Secrets of the Job Hunt


Thursday, February 09, 2006

New Rules for Online Applicants

There are new government rules coming out for employers in terms of how they hire and the information they collect. Ask Annie of Fortune Magazine has a new article out. You can read what it means for job seekers below or you can read the full article here. Gerry Crispin from CareerXroads offers his insights.

"To comply with these new rules and get the most diversity, employers will have an incentive to keep the pool of applicants for each job relatively small and as random as possible. To make sure you're considered now, you'll have to:

Follow the company's instructions. "If an employer says that, to apply for a given job, you must go to their web site and enter a certain code number, then do that," says Crispin. "Otherwise your resume will never be seen."

Spell out your qualifications clearly. "Pay very close attention to the specific qualifications an employer lists for a particular job, and make sure your resume contains those exact words," Crispin says.

For instance, if a job description includes the words "three years of credit accounting experience," put "three years of credit accounting experience" on your resume. "Don't just list a credit-accounting position with the dates you had it and assume someone will figure it out," Crispin advises. This may mean you have to rewrite your resume for each job opening you apply for.

Keep your resume up-to-the-minute current. "The rules allow companies to pick a random pool of applicants by searching the job boards for 'most recent' qualified applicants," Crispin notes. "In those cases, no one will even look at a resume that is more than two or three weeks old." Yikes.

Target specific companies and visit their web sites often. "The first announcement of a job opening very often appears on a company's own site before it is posted anywhere else," says Crispin. If enough applicants turn up on the site, the employer is unlikely to look any further. "Companies really do not want 500 or 1,000 applicants for each job," Crispin says. "If they get 30 who are qualified, that's a reasonable number for a hiring manager to consider and select from."

If someone is referring you for a job, make sure you -- and they -- understand how to do it. About one-third of all new hires now come through employee-referral programs, and companies are still permitted to run these however they like, as long as they follow a consistent policy. So if your pal at Ostrich Corp. wants to refer you for a job, know what Ostrich's policy is (whether via the company web site, having your friend submit your resume for you in a particular way, or what-have-you) and follow it to the letter."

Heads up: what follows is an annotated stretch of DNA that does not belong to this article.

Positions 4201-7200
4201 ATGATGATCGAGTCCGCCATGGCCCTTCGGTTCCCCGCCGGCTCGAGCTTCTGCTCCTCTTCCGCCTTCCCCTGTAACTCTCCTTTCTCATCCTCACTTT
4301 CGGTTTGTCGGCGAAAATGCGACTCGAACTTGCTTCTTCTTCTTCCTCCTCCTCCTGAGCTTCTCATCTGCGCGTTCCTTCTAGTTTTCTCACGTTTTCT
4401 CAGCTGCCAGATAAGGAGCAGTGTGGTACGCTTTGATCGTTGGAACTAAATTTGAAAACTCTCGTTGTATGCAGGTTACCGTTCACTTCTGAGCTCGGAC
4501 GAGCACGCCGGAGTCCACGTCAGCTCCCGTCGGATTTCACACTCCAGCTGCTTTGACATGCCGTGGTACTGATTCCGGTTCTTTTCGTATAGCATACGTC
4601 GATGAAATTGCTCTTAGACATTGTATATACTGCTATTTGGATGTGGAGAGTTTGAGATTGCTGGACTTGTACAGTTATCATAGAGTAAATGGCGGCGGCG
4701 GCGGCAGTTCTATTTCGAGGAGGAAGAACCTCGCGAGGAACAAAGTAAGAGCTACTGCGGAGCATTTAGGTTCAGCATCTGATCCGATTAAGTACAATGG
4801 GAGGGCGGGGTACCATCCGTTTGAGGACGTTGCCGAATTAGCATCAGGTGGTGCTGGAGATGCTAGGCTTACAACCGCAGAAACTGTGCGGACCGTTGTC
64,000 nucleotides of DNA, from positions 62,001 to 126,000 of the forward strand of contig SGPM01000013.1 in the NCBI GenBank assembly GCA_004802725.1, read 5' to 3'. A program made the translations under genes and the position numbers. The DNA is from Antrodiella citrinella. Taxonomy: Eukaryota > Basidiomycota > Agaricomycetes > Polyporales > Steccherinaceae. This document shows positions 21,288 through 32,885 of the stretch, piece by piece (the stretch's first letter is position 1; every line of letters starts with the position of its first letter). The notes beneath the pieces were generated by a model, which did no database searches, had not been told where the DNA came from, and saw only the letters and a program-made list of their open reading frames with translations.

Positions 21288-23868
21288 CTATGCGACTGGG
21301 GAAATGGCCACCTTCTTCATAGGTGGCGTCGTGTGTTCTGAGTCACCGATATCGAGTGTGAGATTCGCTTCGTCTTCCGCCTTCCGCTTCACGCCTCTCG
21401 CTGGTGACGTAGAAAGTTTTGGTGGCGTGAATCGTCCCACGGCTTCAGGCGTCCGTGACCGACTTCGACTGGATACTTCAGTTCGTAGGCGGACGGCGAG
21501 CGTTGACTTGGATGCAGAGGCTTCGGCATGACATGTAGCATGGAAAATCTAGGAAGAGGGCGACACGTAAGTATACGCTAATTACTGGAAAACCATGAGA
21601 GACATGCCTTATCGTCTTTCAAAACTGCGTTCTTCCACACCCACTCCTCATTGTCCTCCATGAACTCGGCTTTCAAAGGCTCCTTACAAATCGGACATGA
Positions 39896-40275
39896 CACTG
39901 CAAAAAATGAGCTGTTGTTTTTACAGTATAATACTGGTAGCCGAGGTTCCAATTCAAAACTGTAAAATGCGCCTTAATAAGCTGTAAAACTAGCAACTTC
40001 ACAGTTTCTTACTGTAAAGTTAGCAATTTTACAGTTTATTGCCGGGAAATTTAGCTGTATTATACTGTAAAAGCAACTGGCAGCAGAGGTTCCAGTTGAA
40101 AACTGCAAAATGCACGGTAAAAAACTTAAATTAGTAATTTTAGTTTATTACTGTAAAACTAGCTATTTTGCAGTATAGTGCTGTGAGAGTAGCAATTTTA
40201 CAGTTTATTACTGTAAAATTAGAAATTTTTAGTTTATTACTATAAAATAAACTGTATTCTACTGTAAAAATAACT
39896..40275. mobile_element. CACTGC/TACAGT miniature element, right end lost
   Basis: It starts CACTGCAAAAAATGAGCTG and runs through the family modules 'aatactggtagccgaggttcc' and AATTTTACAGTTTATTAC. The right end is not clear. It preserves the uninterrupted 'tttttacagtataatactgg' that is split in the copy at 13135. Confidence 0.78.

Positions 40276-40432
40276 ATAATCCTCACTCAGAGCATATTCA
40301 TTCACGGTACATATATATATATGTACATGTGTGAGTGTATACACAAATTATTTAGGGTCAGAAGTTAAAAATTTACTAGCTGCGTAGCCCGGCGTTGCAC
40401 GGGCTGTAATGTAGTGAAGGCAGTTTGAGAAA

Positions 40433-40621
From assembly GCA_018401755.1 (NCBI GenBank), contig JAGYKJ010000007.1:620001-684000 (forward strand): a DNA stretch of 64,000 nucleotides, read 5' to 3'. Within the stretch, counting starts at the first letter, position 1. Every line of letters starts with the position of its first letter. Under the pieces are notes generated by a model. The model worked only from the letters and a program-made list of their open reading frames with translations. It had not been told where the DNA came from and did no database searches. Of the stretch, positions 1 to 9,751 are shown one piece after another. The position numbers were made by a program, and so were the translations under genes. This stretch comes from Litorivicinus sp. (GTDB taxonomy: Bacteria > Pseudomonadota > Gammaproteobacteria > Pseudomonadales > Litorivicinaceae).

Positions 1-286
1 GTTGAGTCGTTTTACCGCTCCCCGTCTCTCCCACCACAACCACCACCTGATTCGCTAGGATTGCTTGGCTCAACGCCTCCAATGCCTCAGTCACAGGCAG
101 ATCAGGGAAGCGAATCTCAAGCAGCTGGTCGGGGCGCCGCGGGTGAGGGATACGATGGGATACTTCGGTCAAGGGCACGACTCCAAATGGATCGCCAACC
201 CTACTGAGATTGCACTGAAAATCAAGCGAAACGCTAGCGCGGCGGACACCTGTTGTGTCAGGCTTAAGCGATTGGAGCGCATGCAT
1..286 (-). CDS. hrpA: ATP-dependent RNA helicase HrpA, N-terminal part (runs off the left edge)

w.frados said...

Please help me out here as I need to help out many job seekers in my line of work. Who is doing the interpretation - man or machine? 3 years of accounting experience? If I have 4 years of experience, do I still need to say "3 years" to be considered?
Also, how does this come in to play on corporate web sites where they invite you to post a resume to be considered for "future opportunities"? Will they really go back and look in their database or do you need to reapply for each opportunity as it arises?

C.M Russell said...

Hello Mr Frados. Lets see if I can help you. First, there will probably be a mix of human and machine interpretation. But a gov't agency will most certainly use computers to filter the data.

Secondly if you have 4 years experience, say four years. As long as it meets the required amount I wouldn't be too concerned.

Thirdly, corporate website always say they will keep your resume on file. But I have yet to meet a person who was discovered a year later and offered a job. Always re-apply. (perhaps with a different version of your resume each time).

Hope that helps.